The global bioeconomy has emerged as a key cross-cutting element of the sustainability transition in the coming decades. A modern bioeconomy offers a healthier and more prosperous future through resource efficiency, climate resilience and sustainable production systems for food, feed, fuels and value-added products and services.

Despite wide agreement on the future significance of the bioeconomy, there is less agreement on the pathways to be taken and tensions have arisen especially between conservation-oriented versus commercially-oriented systems, pathways and landscapes.

In this seminar we will discuss bioeconomy pathways in broad terms across different world regions, scales and sectors; emphasizing the key role of innovation, important development linkages, and the governance requirements.

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Agenda

08:30 Coffee and registration

09:00 Welcoming remarks

  • Nella Canales, Research Fellow, SEI

09:10 Introduction and overview

  • Francis X. Johnson, Senior Research Fellow and bioeconomy initiative leader, SEI
  • Ivar Virgin, Senior Research Fellow, SEI

09:20 Part 1: local to national perspectives

Promoting a knowledge-based innovative bioeconomy for eastern Africa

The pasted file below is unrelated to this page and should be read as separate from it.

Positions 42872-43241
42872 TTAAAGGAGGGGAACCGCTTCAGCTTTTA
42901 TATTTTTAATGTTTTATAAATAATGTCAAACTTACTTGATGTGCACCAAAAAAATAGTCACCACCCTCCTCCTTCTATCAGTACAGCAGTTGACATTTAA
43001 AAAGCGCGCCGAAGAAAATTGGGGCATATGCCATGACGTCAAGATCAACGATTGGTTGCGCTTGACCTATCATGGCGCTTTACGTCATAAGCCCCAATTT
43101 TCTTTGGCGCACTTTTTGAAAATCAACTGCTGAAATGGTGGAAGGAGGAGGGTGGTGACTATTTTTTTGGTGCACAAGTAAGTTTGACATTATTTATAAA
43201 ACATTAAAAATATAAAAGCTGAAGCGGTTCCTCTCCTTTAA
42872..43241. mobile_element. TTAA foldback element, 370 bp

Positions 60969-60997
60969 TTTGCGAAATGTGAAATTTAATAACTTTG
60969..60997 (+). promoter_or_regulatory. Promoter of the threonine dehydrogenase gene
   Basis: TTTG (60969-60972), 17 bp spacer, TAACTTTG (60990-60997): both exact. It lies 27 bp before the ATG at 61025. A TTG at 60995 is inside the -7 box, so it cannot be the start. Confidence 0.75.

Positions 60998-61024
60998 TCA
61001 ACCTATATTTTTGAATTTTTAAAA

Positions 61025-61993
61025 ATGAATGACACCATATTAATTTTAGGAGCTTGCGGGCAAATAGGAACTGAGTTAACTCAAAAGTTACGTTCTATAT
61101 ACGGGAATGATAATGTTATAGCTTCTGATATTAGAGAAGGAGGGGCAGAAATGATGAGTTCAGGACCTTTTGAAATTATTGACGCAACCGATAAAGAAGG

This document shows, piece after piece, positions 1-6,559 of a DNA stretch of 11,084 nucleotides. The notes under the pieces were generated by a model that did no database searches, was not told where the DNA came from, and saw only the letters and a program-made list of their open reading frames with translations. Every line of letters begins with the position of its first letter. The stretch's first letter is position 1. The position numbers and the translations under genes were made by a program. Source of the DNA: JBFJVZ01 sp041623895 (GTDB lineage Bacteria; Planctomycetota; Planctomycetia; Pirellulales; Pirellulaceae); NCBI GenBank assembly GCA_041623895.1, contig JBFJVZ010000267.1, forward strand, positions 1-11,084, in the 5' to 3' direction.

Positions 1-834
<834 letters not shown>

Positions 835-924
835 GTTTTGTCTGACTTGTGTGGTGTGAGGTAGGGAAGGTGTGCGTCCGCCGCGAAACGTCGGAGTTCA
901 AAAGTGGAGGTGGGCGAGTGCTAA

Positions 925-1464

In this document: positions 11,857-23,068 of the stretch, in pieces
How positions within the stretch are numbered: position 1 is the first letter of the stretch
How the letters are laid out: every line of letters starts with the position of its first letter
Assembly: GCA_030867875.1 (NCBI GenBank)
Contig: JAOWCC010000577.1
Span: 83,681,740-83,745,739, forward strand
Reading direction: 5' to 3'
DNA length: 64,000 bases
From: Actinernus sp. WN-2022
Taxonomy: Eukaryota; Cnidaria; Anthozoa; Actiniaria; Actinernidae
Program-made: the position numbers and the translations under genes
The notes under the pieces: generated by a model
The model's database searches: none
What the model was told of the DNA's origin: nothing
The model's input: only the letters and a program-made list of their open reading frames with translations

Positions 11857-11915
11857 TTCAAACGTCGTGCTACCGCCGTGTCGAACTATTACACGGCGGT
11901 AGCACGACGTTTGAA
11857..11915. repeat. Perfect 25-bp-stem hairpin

• Julius Ecuru, Bioinnovate Africa Programme Manager, ICIPE, Nairobi

The bioeconomy of small-scale oil palm growers in Indonesia

  • Wahida Maghraby, Agriculture Attache, Mission of Indonesia to the EU, Brussels

Towards a fossil-free society in Sweden: the role of the bioeconomy

  • Mårten Larsson, Spokesperson Bioeconomy, EU and Forestry, Skogsindustrierna (Forest Industry)

09:50 Panel discussion

with Julius Ecuru, Wahida Maghraby, Mårten Larsson.

10:10 Coffee/tea break

10:25 Part 2: national to global perspectives

Mapping the bioeconomy in Estonia and the EU

  • Kaja Peterson, Senior Researcher, SEI Tallinn

A regional perspective from Latin America on the bioeconomy

  • Adrián G. Rodriguez, Economic Commission for Latin America and the Caribbean (ECLAC)

Developing sustainability indicators for the bioeconomy

  • Olivier Dubois, Senior Natural Resources Officer, FAO, Rome

Biofuels and the global bioeconomy: land, climate and development implications

  • Lee Lynd, Professor of Engineering and Adjunct Professor of Biology, Dartmouth College

11:15 Panel discussion

with Lee Lynd, Olivier Dubois, Adrián G. Rodriguez, Kaja Peterson.

11:35 Closing remarks

  • Måns Nilsson, Executive Director, SEI

Coffee farmers in Bali generate biogas from waste for roasting and other energy needs. Video: su-re co / YouTube.